Beyond the visceral experience of spoken word, its home base in the sub-culture of Canadian arts is also attractive to arts seekers. Perhaps going mainstream would do more harm to spoken word than good, since record companies would seek to suck money from it. By flourishing in the shadows, this artistic outsider fosters a community that is unusually tight-knit.

 

“Spoken word is such a grassroots culture, most of the time it’s devoid of the big ego you might see elsewhere,” says Darek Dawda, a Winnipeg spoken word artist. “There are people in Canada who have pulled together to create incredibly dynamic events.”

 

Along with poetry slams, spoken word festivals and weekly reading series, Canada is also looking to showcase its upcoming poet stars to the world. A recent example is the International World Poetry Slam, an American event that for the first time held its 72-poet competition outside the U.S. in Vancouver in February 2007. Toronto, Vancouver and Calgary all sent poets to compete, thereby shining a spotlight on the cities whose spoken word presence is undeniably impressive.

 

As well, two Canadian spoken word troupes, The Fugitives and TOFU (Tons o’ Fun University) have toured outside Canada in countries such as the Netherlands, Wales and England. They’re packing bars and theatres without major promoters backing them. Call it success by word of mouth, through words flying out of mouths.

 

Like any newcomer to hospitable environments, professional spoken word artists want to make a living out of their passion. And it’s not easy in Canada. Although the Canada Council of the Arts offers $549,000 annually through its Spoken Word and Storytelling Program (up from $165,000 in 1998), many poets complain there is not enough financial support to sustain a full-time career.

 

“As a poet, you cannot make a living,” says Greg Frankson, spoken word poet and national director of SPOCAN, a network of spoken word artists in Canada. “There isn’t enough grant assistance from the levels of government, and not enough opportunities for performances.”

 

He also disapproves of SOCAN’s dismissal of spoken word artists, freezing poets out of royalty payments if they want to sell CDs. “We’re set up as second-class recording artists, which denies us a revenue stream and a way to garner attention,” Frankson points out.

 

Arts agencies are optimistic their contributions will ripple in a positive way. “The increase in the festivals and series component demonstrates the growth and vitality of the spoken word scene” says Paul Seesequasis, program officer at the Canada Council of the Arts. “It has been helped in this growth by the existence of this program, which has also spawned similar programs at other arts agencies, like the Ontario Arts Council.” He’s referring to the Word of Mouth grant at the OAC, which is tailored specifically for spoken word artists. Of the 31 applicants last year, 18 received a portion of the grant money they asked for.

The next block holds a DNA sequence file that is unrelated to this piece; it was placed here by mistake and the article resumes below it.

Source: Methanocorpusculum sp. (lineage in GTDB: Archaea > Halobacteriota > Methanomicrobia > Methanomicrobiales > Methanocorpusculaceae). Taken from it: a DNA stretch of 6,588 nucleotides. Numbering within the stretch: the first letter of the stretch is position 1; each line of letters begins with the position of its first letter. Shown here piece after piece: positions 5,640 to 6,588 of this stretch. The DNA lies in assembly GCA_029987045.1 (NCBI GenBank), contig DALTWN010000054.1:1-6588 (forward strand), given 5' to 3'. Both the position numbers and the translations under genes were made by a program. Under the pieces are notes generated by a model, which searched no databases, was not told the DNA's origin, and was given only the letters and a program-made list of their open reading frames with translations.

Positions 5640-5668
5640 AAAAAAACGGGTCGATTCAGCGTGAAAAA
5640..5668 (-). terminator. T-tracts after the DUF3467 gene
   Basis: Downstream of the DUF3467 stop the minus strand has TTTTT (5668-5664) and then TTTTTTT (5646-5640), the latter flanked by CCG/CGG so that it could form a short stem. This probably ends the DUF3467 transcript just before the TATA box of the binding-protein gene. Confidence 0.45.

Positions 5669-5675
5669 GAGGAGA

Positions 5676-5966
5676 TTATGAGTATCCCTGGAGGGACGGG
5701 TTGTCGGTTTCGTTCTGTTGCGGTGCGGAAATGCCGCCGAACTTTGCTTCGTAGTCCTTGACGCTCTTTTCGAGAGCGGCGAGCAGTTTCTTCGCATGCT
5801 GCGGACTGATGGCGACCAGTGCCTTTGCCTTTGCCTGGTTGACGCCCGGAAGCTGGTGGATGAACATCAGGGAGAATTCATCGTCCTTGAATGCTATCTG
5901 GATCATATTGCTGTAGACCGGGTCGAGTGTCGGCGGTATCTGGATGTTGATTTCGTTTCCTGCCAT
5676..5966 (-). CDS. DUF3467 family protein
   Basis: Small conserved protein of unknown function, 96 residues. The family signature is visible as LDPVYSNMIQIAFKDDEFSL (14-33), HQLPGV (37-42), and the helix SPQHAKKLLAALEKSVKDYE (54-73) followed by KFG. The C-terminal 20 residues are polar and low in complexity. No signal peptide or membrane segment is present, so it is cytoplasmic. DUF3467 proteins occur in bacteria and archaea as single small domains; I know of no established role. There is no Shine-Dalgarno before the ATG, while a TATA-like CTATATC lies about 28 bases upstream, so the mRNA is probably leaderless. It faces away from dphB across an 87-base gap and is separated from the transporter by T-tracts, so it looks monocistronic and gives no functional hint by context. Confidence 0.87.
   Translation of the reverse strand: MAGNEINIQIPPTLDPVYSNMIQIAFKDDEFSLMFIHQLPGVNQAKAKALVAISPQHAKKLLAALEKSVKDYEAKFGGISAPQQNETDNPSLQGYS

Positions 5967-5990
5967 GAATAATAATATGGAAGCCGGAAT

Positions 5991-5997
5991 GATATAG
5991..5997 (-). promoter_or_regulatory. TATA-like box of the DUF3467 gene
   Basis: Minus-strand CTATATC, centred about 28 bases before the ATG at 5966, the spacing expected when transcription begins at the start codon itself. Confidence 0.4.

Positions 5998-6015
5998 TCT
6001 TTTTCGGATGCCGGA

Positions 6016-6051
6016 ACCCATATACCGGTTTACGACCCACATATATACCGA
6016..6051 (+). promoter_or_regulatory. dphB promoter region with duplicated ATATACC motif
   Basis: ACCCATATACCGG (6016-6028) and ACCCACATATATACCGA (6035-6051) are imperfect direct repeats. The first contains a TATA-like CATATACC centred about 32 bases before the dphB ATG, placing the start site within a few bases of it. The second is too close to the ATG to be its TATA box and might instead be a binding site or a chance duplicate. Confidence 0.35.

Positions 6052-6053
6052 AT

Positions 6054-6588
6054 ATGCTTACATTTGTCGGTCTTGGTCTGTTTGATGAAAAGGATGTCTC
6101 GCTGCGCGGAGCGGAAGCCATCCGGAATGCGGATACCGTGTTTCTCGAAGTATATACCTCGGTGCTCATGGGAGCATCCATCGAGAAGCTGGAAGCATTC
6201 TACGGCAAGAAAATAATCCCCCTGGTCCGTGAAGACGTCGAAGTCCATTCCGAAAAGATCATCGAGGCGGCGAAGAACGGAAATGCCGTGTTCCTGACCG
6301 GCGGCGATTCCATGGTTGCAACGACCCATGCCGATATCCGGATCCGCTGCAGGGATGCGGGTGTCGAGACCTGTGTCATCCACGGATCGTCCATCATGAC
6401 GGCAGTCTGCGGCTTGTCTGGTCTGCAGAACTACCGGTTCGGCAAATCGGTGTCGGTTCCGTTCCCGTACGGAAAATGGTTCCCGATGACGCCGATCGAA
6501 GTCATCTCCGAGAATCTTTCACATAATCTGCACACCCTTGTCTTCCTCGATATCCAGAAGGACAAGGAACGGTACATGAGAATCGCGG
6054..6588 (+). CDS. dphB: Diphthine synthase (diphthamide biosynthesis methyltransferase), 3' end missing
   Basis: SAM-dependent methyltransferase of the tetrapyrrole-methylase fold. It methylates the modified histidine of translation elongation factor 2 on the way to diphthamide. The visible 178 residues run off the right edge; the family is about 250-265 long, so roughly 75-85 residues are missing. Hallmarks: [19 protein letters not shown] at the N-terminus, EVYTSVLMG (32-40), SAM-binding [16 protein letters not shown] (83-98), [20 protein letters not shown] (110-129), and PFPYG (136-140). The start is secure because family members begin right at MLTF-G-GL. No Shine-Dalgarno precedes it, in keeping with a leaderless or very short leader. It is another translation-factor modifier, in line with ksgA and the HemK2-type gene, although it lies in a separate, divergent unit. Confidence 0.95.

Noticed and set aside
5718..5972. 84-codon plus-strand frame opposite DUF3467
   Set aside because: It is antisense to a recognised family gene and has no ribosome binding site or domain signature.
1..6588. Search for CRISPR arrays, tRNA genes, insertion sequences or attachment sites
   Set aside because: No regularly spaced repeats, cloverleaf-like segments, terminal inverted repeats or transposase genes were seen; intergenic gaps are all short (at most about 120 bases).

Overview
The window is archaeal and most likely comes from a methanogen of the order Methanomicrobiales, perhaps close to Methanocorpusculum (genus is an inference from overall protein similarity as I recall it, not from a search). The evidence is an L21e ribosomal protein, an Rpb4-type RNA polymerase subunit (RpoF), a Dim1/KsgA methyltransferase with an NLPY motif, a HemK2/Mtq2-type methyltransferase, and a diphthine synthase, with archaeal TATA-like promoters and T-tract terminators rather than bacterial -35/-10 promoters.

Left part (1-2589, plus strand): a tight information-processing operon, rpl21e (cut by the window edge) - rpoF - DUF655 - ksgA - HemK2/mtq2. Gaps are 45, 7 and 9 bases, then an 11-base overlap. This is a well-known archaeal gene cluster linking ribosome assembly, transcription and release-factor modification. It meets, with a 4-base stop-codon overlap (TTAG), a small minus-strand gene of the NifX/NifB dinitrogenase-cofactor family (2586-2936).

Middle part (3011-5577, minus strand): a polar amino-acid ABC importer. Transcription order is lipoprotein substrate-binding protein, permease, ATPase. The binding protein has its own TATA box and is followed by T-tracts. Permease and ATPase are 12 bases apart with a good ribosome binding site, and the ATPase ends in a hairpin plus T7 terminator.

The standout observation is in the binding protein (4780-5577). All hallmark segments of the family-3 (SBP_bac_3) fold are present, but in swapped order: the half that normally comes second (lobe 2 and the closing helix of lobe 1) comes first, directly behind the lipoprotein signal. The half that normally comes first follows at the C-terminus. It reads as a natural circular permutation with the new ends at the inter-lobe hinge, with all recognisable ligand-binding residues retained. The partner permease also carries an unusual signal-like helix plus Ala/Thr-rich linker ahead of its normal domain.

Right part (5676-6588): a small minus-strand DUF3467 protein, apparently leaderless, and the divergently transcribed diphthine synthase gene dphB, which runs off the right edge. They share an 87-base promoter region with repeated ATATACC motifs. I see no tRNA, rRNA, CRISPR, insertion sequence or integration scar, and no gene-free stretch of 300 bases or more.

Frankson says art agencies are doing all they can with their limited mandates and funding purses. All fingers shouldn’t be pointed at funding bodies. “The bigger issue is that there needs to be seismic shift within the broader Canadian arts community,” Frankson says. “Spoken word needs to be considered of artistic value, allowing the artists to be both treated and paid accordingly.”

 

Playing fifth fiddle behind music, literature, film and theatre isn’t a comfortable position for spoken word to take, despite its surging popularity. Like a true expat, spoken word exists in a middle ground: comfortable with its new home (the Canadian underground) yet nostalgic for the acceptance it experienced in its homeland (the beatnik ‘60s, the American slam poetry scene). What makes spoken word so intriguing is its potential, which the vast majority of Canadians have yet to realize. It won’t happen overnight, nor should it. Any great movement takes baby steps before thundering across cultural boundaries, even if its practitioners are anxious to finally rise into the spotlight.

 

That’s the thing with wide-eyed newcomers: They seek instant gratification along with long-term stability. Spoken word is no different, because it wants the rest of those worlds, and then some. If this immigrant is going to rattle the arts cage, it needs the support of its new friends — the Canadians who are already welcoming it into the artistic mosaic of Canuck culture.